KUALA LUMPUR: It felt just like home for thousands of Sarawakians comprising university students and those working and living in Peninsular Malaysia during a townhall session at Dewan Tun Razak of Putra World Trade Centre (PWTC) yesterday.
The ‘Kamek Ngan CM Adenan’ programme was the highlight of ‘Lan Berambeh Anak Sarawak 2015’ event here, which gathered Sarawakians in the peninsula and state leaders under one roof.
Chief Minister Datuk Patinggi Tan Sri Adenan Satem delivered his keynote address centering on ‘45 Principles and Actions’ – his list of achievements so far since assuming office 19 months ago.
He maintained his witty style of public speaking that drew roars of laughter echoing inside the hall.
Prior to his speech, the session’s moderator asked the crowd if they wanted Adenan to be their chief minister for another five years. The response was a deafening ‘Yesss!’.
Adenan then took the floor, informing Sarawakians in Peninsular Malaysia about what he had done since March last year, elaborating on several policies – new and amended, and also light-hearted and serious ones – for Sarawak.
These items include ‘Don’t Call Me Beloved Chief Minister’, “Don’t Regard Sarawakians as Lain-lain (Others)’, “No Non-Sarawak Parties in Sarawak – Umno Included’, and ‘Stop Religious Bigots and Racial Extremists from Coming to Sarawak’. He named PKR, DAP and PAS as the ‘outsider parties’.
“I don’t want them in Sarawak. Who knows Sarawak better than Sarawakians themselves. I don’t claim to know Perlis, Kelantan or the other states. We can take care of ourselves, and we know how to.
“I plan to do more in years to come, but there is not enough time; which is why I’m asking for five more years. I want to do more before I retire.
“I am not asking for 33 years – I’m asking for a bigger mandate for what I have done, and not what I promise to do.”
He indicated that given a question-and-answer (Q&A) session would follow his keynote address, he did not plan to go further on his achievements.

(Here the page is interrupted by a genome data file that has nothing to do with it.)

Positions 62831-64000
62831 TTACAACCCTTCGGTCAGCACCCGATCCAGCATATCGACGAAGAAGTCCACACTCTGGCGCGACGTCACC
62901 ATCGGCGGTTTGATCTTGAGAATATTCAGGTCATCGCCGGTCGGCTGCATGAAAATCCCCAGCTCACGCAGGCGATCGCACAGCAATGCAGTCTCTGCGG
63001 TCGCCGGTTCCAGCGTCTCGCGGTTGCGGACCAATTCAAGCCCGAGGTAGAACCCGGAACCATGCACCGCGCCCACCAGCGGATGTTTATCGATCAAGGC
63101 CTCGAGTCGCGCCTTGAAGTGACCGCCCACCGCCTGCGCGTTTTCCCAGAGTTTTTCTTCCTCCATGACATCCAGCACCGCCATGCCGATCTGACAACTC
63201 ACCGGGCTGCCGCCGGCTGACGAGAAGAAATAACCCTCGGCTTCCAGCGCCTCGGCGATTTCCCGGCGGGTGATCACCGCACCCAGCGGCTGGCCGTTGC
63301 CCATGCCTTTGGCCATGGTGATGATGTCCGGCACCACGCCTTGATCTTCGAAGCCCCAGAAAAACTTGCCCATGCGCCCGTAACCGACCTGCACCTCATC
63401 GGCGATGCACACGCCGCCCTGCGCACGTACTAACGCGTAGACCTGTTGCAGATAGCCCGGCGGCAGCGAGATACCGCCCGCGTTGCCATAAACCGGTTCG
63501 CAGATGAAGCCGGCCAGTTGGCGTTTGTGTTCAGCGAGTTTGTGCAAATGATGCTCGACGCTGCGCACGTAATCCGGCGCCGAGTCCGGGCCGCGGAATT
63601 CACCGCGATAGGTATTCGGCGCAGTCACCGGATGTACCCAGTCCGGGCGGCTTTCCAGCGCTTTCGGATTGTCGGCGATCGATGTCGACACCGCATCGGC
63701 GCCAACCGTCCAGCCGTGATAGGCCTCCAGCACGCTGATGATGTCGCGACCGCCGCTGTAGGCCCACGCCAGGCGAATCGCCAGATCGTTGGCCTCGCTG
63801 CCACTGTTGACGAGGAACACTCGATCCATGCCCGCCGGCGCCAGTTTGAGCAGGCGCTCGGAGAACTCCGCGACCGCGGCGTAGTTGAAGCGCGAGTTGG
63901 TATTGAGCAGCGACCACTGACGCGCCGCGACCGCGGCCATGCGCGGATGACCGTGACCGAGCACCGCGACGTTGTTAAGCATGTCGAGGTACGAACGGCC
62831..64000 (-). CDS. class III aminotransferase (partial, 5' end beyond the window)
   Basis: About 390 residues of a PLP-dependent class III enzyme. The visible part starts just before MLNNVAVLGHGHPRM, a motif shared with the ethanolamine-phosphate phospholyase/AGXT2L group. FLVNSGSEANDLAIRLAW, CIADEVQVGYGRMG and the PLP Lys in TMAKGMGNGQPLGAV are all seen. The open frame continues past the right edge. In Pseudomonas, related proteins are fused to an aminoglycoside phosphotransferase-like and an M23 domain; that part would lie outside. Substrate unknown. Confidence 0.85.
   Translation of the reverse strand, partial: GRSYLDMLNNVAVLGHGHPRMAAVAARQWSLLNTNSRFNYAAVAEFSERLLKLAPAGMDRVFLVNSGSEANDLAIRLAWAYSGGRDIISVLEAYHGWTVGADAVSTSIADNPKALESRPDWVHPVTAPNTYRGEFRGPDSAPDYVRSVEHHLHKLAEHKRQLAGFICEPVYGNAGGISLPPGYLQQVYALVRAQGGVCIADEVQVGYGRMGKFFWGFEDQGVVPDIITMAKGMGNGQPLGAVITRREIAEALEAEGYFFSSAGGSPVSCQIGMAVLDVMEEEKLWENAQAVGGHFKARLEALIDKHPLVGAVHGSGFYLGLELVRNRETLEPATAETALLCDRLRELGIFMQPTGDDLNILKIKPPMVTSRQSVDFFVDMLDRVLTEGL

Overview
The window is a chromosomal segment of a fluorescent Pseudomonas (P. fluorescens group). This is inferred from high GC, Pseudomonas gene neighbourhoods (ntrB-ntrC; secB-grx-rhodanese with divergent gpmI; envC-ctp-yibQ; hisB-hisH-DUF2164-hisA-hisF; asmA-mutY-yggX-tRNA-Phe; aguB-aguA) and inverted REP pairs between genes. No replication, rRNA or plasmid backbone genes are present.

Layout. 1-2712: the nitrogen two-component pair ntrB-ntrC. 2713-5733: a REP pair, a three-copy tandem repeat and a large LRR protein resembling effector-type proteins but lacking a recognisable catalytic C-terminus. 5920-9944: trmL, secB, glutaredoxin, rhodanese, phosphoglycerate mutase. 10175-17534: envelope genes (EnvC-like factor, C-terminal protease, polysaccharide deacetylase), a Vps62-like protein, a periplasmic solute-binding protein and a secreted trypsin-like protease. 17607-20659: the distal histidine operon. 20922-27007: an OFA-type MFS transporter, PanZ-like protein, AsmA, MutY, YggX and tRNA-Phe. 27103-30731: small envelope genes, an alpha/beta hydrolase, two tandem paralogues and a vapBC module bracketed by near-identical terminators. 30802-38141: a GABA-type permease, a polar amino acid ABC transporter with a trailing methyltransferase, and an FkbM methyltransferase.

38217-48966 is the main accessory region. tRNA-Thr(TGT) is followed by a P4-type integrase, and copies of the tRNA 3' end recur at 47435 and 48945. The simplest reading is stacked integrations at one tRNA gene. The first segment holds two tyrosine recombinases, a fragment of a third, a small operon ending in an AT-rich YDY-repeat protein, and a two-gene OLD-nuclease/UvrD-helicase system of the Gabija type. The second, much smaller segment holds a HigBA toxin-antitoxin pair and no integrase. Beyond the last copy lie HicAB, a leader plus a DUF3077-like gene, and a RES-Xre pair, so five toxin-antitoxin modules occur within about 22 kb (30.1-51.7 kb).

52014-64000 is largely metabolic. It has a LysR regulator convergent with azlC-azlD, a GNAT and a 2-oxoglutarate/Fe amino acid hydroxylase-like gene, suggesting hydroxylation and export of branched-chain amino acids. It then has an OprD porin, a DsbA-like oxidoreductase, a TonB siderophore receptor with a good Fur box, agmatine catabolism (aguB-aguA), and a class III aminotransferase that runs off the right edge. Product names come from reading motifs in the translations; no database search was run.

Later, Adenan waved the pamphlet on ‘45 Principles and Actions’ to the crowd.
“You can read it,” he said. Without waiting for the moderator to begin, Adenan again said: “With me, what you see is what you get. No pretence. You are welcome to ask anything.”
The Q&A kicked off with a question prompting Adenan’s view on Sarawak autonomy, to which he said it was all about acquiring what was agreed upon by all parties during the formation of Malaysia.
“One of them was that Sarawak and Sabah would have their autonomy (on matters) like immigration, as stated under the 18 Points and 20 Points. Sarawak did not join Malaysia because there was no Malaysia to join back then,” said the chief minister, who is also Sarawak Barisan Nasional (BN) chairman.
He said he had already set up a committee to detail out on the state’s autonomy to which if Putrajaya gave its agreement in principle, the state would follow up on further action.
A Kuching-born student then asked Adenan whether Sarawak could ask for a quota set for Public Service Department (JPA) applications so that Sarawakians could stand a higher chance of being employed.
“I don’t know the answer to that question, but I will take note of it,” he said.
In response to another
question, Adenan said young Sarawakians must pursue tertiary education as he observed that many graduates with poor command in English could not land jobs nowadays.
He pointed out that those who opted for technical education would obtain employment easily, thanks to the change of trend in the job market coupled with the nation’s development.
Adenan, who is also chairman of Yayasan Sarawak, said the foundation had been sponsoring students of all races and those wishing to enter private universities.
“Yayasan Sarawak can sponsor students who want to study at private universities like Curtin and Swinburne.”